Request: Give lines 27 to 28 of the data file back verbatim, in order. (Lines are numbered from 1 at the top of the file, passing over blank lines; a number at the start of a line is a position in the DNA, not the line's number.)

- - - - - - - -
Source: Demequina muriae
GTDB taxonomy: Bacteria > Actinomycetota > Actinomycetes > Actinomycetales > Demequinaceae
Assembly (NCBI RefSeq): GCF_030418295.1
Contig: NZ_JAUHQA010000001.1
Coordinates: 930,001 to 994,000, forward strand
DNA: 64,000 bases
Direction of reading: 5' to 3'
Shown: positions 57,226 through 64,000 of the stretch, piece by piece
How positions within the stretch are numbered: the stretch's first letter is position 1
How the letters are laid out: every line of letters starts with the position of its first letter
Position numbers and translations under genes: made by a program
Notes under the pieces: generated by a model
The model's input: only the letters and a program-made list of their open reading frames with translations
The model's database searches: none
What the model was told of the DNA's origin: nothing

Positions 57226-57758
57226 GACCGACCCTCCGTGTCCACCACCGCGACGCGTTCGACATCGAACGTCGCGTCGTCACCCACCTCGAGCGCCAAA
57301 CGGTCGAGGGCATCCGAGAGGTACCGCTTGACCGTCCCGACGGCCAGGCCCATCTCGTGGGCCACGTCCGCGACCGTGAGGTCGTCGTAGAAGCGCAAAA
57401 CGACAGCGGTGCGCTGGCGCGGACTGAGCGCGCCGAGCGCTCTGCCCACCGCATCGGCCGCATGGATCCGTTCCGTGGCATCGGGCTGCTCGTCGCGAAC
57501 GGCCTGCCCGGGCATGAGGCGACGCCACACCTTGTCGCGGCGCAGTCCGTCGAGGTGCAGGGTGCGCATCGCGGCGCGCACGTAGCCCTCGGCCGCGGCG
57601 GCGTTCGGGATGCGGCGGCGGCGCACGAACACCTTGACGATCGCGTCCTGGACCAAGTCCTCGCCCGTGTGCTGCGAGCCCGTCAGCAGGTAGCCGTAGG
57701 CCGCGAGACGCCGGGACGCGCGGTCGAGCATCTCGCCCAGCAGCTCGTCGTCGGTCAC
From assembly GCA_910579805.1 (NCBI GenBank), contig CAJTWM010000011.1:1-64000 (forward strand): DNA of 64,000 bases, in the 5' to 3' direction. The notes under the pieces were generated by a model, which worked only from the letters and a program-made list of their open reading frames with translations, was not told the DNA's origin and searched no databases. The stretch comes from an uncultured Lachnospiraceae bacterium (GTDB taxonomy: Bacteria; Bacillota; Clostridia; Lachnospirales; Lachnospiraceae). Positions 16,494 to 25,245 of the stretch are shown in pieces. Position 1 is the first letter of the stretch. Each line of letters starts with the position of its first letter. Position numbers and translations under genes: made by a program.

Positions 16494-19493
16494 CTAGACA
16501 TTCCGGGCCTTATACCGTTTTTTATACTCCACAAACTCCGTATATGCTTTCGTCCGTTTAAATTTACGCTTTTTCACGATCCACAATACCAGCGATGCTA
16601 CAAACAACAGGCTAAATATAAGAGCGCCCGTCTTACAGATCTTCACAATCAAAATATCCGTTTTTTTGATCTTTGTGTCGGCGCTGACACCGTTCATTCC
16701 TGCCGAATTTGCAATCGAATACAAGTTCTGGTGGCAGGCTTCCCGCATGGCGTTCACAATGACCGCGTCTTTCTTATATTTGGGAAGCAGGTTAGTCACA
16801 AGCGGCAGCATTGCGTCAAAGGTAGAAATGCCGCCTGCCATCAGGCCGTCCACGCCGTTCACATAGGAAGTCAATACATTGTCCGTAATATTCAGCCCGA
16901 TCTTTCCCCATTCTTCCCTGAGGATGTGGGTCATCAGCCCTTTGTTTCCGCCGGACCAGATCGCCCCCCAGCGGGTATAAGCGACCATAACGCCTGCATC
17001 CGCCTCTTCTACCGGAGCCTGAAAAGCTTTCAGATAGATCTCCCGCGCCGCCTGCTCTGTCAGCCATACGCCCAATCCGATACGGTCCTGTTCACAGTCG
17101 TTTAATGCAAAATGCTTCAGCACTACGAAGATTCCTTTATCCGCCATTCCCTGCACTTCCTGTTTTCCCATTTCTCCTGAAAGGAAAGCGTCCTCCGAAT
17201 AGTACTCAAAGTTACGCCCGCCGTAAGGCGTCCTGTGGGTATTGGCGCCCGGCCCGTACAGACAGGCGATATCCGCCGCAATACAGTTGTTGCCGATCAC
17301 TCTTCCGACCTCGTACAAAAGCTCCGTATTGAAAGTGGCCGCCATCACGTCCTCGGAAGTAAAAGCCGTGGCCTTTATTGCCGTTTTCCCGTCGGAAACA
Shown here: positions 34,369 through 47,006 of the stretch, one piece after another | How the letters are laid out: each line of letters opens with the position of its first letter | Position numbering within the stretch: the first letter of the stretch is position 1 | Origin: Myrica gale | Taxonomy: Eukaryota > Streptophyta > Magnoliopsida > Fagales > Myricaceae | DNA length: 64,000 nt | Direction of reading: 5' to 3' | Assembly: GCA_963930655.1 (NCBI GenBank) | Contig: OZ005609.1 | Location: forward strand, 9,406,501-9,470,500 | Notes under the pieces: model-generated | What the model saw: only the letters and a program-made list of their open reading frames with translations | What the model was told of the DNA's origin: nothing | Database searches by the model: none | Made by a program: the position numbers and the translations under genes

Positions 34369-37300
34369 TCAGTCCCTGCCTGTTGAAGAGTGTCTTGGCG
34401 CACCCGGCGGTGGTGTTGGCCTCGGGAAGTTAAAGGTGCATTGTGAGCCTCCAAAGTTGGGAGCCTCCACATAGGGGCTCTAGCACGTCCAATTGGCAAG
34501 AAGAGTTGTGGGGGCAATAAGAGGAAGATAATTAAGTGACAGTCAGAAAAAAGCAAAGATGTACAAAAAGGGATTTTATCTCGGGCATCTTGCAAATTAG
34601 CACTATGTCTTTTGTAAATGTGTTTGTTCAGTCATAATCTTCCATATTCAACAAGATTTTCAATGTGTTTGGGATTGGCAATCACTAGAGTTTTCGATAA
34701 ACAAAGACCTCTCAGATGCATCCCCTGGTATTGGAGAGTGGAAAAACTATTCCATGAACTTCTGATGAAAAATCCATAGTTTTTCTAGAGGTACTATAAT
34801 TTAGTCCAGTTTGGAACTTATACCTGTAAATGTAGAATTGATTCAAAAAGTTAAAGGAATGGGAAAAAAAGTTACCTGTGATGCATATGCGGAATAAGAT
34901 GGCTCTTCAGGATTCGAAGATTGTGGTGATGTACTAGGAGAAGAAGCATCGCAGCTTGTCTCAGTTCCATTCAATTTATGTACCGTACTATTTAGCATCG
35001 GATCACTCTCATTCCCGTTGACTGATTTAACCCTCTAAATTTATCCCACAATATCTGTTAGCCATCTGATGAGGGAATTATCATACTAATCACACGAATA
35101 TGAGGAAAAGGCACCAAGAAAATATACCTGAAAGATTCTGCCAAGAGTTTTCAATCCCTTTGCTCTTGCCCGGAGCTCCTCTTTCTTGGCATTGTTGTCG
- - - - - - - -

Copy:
16601 CAAACAACAGGCTAAATATAAGAGCGCCCGTCTTACAGATCTTCACAATCAAAATATCCGTTTTTTTGATCTTTGTGTCGGCGCTGACACCGTTCATTCC
16701 TGCCGAATTTGCAATCGAATACAAGTTCTGGTGGCAGGCTTCCCGCATGGCGTTCACAATGACCGCGTCTTTCTTATATTTGGGAAGCAGGTTAGTCACA